This whole pooled-risk thing is clearly a scam if toothpick can't get food insurance. Why did no one think of it before it became a multi-billion-dollar industry?
Burt Likko of the League of Ordinary Gentlemen agreed: "This is obviously a tissue of cover which those religious employers see through and does not assuage their concerns," he said, and hoped the Catholic Church would challenge this clearly unconstitutional act in court. "The question on this side of the test," he said, "would be whether being required to pay for contraception in an employee health care plan, whether directly or indirectly through a private insurer, imposes a burden on that belief," he said.
Perhaps unsure that he had directly or indirectly made his point, Likko brought out the intellectual big guns: "Think of it this way -- could Congress compel the RCC to pay for an abortion?" he thundered. "Never mind that it would never do such a thing, the question is could it?"
If the thought of Big Gummint shaking down Father Flotsky for abortion money displeases you, then the matter is settled. And even if Big Gummint gets the padre's money in a card game or in some business transaction instead, it's still abortion-contraception and unconstitutional. "An indirect compulsion to pay for something objectionable," Likko said, "is still a compulsion to pay for something objectionable..."
At RedState, Francis Cianfrocca knew what it all meant: "It's glaringly obvious to many people," he said, "that abortion, sterilization, and similar procedures are a strictly-required component of women's health... It's just as glaringly obvious to many other people that religious freedom in America is sacrosanct." So which side are you on, America -- the baby-killing sterilizers, or the Bill of Rights?
The Anchoress aka Elizabeth Scalia believed for some reason that Catholics had expressed "nearly unanimous condemnation of his HHS Mandate" (maybe she only talks to bishops), and warned her readers that "no matter how much time and effort the mainstream media, the democrats and some of your own Catholic friends tries to tell you otherwise -- it is not over. It is just going to recede to the backburners in the minds of many, while pressure is applied here and squeezes are put there." Pressure and squeezes! Maybe they can threaten to excommunicate Obama -- it worked in the 13th Century!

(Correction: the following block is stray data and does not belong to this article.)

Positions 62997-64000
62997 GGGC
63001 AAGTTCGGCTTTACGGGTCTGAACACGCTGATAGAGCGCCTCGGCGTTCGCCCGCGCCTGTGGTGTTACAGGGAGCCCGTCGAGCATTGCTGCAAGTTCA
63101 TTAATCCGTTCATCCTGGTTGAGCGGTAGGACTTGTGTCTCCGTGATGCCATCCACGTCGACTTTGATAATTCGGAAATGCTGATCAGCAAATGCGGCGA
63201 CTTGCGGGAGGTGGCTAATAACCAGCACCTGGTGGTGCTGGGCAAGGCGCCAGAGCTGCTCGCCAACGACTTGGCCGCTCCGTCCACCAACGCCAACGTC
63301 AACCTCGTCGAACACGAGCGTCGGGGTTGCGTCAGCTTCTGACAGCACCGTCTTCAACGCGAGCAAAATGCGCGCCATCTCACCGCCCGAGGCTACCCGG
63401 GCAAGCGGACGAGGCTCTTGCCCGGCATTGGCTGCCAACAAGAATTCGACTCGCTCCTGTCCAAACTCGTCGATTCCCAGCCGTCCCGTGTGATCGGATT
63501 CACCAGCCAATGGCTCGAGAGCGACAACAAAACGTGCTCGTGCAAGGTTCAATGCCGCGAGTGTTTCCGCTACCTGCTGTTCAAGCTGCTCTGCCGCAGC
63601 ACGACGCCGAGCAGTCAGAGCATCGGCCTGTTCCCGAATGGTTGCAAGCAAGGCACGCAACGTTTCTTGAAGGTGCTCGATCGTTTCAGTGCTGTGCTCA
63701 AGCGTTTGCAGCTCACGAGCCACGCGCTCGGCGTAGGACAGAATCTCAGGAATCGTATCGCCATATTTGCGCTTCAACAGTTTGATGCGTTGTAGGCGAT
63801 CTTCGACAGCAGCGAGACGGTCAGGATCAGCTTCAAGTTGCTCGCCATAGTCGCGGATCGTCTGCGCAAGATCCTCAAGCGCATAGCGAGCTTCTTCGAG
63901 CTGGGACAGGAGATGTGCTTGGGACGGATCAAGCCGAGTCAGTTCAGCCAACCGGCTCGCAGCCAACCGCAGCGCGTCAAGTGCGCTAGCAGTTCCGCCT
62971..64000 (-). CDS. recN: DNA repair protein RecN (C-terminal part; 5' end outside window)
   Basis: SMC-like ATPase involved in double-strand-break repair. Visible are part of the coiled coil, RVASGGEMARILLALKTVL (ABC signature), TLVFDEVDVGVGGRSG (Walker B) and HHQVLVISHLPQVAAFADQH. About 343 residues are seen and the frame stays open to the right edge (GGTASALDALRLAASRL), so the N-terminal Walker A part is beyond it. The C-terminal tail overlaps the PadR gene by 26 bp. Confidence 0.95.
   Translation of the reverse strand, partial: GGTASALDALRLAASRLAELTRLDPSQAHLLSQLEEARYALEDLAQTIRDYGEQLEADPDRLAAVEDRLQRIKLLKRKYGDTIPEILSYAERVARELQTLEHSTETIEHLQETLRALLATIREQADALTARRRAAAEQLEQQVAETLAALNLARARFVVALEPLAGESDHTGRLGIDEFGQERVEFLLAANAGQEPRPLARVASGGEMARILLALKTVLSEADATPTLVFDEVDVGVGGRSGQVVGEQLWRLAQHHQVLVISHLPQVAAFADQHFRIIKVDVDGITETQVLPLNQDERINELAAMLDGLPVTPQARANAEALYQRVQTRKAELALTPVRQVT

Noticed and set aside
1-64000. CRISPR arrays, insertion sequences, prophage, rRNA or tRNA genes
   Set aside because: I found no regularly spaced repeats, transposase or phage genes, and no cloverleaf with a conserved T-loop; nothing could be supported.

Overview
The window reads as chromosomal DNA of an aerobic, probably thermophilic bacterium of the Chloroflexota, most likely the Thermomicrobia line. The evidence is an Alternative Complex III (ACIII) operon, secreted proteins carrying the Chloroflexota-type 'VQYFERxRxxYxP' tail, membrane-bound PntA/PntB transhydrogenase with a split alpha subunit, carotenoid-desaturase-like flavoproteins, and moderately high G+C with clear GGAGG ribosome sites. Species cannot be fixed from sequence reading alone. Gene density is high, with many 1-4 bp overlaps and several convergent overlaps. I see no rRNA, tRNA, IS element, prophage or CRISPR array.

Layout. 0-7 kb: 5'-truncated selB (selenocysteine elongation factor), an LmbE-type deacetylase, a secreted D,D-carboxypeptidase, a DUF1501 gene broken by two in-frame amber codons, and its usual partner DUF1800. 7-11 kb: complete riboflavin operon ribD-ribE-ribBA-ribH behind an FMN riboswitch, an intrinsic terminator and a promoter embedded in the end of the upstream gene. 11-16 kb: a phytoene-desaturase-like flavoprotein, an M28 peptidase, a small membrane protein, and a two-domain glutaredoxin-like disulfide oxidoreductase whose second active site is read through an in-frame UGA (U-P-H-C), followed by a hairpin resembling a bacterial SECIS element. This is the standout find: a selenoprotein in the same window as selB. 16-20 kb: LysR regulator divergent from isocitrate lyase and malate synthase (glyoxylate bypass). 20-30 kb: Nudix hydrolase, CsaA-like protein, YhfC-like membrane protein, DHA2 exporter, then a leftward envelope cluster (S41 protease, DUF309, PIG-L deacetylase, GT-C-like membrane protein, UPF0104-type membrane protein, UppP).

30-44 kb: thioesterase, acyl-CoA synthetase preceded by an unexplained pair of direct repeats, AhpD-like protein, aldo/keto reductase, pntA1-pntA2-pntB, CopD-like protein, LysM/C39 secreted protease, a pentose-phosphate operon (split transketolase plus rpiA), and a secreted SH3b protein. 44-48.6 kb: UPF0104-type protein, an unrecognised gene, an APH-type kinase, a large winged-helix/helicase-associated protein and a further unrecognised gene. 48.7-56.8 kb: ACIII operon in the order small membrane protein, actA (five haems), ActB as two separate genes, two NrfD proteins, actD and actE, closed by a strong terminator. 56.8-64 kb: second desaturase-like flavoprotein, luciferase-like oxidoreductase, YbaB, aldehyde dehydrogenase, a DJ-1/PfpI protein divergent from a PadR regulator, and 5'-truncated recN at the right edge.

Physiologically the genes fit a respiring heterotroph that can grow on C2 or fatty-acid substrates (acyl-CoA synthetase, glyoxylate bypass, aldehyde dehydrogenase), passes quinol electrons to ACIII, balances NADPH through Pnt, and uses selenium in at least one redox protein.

Scalia seemed to be counting on the U.S. Conference of Catholic Bishops to fight and win the PR battle with Obama ("Essentially [Archbishop] Dolan has said, 'yes, we see you have made a move; we acknowledge that you have engaged. That is a good first step.' Now, it's going to get interesting. Right after Dolan gets back from Rome! [smiley face]").
Also counting on the bishops to come riding in like the Justice League of America was George Weigel of National Review, who said, "It's a war [the bishops] are determined to fight and win, legislatively and/or judicially, and they will do so with the solidarity of allies across the American religious spectrum." At last maybe we'll see Catholic clergy marching arm-in-arm with ayatollahs against birth control. Something good has got to come out of this.
Because Obama said his plan affected "millions" of women, Tom Maguire of Just One Minute got out his calculator: "I doubt whether 'millions' of poor women are working for the Catholic Church," he sniffed. "...if all of those employees are women with a twin sister we can get to 'millions' of women. Otherwise, it appears that Obama went to mandates based on phony intelligence." YOUR ARGUMENT IS INVALID.
Clarice Feldman of American Thinker declared that Obama was only giving the ladies their pills because "liberals have viewed women voters as a unified bloc of 'feelers' rather than 'thinkers' who can be easily swayed by emotional appeals."
In contrast to that whole touchy-feely, my-body-my-choice thing, Feldman offered an intellectual argument: "Women can understand the broader issues involved quite well, are not uniformly in favor of abortion, and not necessarily going to see the point of attacking religion in order to save working women $60 a month pay for birth control themselves, especially since it is obvious that the cost will be paid by all the employees and consumers in the end." Well, maybe it's just too complex for us.
And so the brethren keep clanking their battle-axes, hoping to lead a religious revival against the tyrant Obama. They have the ear of the Republican Party, whose leaders want to take things further and pass legislation that would permit all employers, religious or not, to deny birth control coverage. As this is an election season, some GOP genius will eventually ask why we even allow contraception in the first place. Maybe it'll be Rick Santorum; he's already most of the way there, and the prospect of sinking Mitt Romney once and for all with some Bible-belting may be too tempting to pass up.
Then they can all spend the months until November explaining the contraceptive threat to America's freedoms. Onward, Christian soldiers!